In certain northern European countries, parents used to tell their children that storks bring babies. For many years, I did not understand the actual link of how the old tale arose. However, I found out that in these countries that after a baby was born, the child’s nursery was frequently placed at the top of the house. Also, the parents would increase the heat within the house to keep the new born warm throughout the night. What happened is that the storks would discover these warmer roofs and would exploit this extra heat and would build their nests over the same rooms at the top of the house. So, the birth of the baby actually brought the storks and not the other way.

This amusing analogy can relate to causal vs non-causal models and well as an example with the idea of model dependency.

When constructing ERM models, if you know that situation A impacts situation B which again impacts situation C, you want your ERM model to reflect this causality. Usually a causal system is one that depends on current or past input only. If the the model depends on future values as well, you have an non-causal (or a-causal) model. Also see https://en.wikipedia.org/wiki/Causality for a further discussion around this topic.

However, when modeling various risks, initially, you may not be able to determine how different risks are properly interrelated. In these situations, you might use non-causal modeling to set up various statistical models to estimate a specific risk. Or you may set up a loose correlation model. In this situation, you know storks and delivery of babies are related so you would have a strong positive correlation.

Non-causal models with correlations were more frequently used before the financial crisis of 2008, primarily, because no one actually knew how to model credit. So, credit derivatives were modeled for several years, by setting up a VaR model and using copulas for the aggregation of risk. However, we saw that the relationship of the high quality bonds issues that were built off of the sub-prime mortgages and additional collateral was actually highly correlated in the extreme scenarios.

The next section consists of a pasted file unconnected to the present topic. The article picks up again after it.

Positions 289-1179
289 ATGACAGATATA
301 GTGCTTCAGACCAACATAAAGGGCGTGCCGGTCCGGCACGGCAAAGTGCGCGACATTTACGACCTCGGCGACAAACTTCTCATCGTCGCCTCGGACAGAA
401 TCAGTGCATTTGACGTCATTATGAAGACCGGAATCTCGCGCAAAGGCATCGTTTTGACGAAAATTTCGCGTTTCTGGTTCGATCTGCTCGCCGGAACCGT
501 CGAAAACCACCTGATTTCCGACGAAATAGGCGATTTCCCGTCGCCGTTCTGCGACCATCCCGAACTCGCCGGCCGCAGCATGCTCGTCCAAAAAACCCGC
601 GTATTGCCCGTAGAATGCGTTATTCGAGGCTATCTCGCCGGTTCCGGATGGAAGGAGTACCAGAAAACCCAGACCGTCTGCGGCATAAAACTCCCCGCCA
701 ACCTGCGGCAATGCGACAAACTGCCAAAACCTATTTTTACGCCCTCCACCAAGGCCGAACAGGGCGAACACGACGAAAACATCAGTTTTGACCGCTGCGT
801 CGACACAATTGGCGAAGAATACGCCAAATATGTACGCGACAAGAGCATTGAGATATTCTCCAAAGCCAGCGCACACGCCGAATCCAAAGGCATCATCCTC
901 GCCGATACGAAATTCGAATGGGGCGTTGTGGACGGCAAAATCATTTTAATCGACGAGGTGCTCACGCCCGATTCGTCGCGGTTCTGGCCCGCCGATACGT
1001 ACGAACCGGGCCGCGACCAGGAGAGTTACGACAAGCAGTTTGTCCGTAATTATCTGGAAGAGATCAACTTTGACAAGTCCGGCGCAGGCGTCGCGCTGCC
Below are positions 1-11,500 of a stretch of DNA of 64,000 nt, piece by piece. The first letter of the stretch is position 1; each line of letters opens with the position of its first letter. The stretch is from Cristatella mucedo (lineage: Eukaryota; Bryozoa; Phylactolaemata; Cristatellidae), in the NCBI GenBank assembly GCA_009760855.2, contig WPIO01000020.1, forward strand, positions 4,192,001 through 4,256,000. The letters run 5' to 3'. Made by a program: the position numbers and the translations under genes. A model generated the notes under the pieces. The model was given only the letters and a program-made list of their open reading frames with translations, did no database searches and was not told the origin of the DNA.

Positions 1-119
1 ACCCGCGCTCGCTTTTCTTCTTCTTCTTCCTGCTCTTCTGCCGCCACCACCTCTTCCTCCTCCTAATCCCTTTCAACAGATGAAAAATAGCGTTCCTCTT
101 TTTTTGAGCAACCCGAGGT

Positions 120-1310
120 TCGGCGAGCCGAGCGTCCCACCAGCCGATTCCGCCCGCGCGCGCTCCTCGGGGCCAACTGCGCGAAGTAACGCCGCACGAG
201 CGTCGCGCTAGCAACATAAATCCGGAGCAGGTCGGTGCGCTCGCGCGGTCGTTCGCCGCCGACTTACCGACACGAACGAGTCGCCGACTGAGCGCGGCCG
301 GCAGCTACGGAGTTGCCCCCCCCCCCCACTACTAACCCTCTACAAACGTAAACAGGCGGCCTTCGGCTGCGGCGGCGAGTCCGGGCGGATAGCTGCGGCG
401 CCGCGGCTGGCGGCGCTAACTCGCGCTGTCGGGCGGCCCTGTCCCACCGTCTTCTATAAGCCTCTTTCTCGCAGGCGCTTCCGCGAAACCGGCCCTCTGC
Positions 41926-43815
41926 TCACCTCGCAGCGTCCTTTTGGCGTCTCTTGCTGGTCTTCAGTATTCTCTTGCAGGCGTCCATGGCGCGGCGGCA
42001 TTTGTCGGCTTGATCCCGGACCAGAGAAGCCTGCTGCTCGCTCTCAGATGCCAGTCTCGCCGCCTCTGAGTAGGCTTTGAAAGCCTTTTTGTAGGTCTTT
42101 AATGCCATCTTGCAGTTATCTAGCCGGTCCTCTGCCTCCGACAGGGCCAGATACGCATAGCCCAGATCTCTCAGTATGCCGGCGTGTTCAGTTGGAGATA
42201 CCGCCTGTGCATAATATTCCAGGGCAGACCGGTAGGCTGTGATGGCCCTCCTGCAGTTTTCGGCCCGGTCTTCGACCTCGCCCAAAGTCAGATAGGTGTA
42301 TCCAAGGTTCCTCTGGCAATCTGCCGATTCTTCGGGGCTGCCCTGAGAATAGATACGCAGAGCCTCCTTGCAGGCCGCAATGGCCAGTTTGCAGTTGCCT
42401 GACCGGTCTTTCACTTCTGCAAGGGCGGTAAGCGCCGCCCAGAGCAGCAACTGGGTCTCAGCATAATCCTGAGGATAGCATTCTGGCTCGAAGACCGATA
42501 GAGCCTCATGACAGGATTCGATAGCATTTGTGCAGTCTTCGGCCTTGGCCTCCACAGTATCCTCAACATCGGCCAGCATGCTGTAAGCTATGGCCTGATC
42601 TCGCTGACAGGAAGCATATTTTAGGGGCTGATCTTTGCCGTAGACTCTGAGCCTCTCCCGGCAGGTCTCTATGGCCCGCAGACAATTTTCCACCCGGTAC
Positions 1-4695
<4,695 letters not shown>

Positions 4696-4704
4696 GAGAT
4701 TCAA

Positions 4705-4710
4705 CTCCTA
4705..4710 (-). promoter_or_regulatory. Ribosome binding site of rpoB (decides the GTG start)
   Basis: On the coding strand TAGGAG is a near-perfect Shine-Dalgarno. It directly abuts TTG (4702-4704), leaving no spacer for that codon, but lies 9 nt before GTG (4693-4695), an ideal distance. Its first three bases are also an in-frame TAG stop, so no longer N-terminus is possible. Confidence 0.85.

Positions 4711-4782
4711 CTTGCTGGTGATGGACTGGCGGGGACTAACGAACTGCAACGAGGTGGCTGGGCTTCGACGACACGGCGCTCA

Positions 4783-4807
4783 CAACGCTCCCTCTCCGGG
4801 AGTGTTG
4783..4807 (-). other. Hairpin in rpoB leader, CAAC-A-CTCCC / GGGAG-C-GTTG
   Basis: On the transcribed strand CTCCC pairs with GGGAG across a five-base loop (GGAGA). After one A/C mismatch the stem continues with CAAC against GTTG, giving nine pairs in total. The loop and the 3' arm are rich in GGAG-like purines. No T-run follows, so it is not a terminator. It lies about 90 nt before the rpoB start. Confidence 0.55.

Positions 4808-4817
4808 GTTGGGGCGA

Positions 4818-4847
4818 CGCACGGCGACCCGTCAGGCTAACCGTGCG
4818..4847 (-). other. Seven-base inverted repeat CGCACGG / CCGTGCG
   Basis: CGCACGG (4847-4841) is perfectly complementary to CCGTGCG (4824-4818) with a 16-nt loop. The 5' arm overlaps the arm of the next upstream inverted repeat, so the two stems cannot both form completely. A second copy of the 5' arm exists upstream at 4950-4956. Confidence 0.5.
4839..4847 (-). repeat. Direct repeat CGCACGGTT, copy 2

Now it is more common to create causal models where you design your scenarios and models to interrelate, which is the best approach. At least you would model the delivery of babies implying the arrival of storks.

However, in some companies, the non-causal models are still used, especially when that company wants to model a large diversity of risks. Also, if a company has several risks that are modeled separately with differing systems and scenarios, these risks may be segregated into silos. In these situations aggregation of capital may still require non-causal methods to handle the silos.

I think you need to dig in a little bit into why causal models are preferable and look at the limits of that preference. Non-causal models can be viewed as using proxy observations for unobservable variables to estimate an underlying causal model. I’ve been reading Optimal Control and Estimation by Robert Stengel and the book is broken into:

1&2. an introduction to dynamic systems,

3. optimal trajectories for fully deterministic systems and systems sufficiently smooth to not suffer from being treated as fully deterministic,

4. optimal estimation of system state for systems with deterministic mechanics but with unobservable variables,

5. optimal trajectories for stochastic systems combining both optimization of trajectories and estimation,

6. and a wrap-up with additional considerations for robust multi-variable control.

Causality doesn’t really come into play directly here other than being a signifier that there is an estimation element for both unobserved variables and underlying dynamics. I will say this is a bigger concern for actuaries than it is for engineers given that engineers have more capacity to control unobserved variables by controlling the environment immediately surrounding the system they are studying and they work on systems with shorter timescales allowing more observations to be made. But the overall playbook for engineers is very similar to the playbook for actuaries so this is still worth thinking about.

Causality may also sometimes steer you towards less efficient models if there are causally distinct mechanisms with immaterially different effects. If you think of a set of materially distinct plausible outcomes, it’s desirable you should be able to invert each outcome onto a set of model parameters that describes the outcome as the expected result. At the same time, it’s desirable that distinct but not materially different outcomes should be inverted onto a small set of parameter configurations. This property corresponds with the ability of the model to compress the range of possible outcomes. This property can also be viewed as an indicator that there is a homomorphism between the structure of the system and the structure of the model.

None of this should be regarded as a way of avoiding model specification error. That can’t be avoided. The best defense against model specification error is documenting how the model was specified and the alternatives that have been considered. For one, having good explanations of what you are doing should reduce the risk of the error and two, communicating that actions that are mistakes in hindsight had defensible rationales at the time has social value.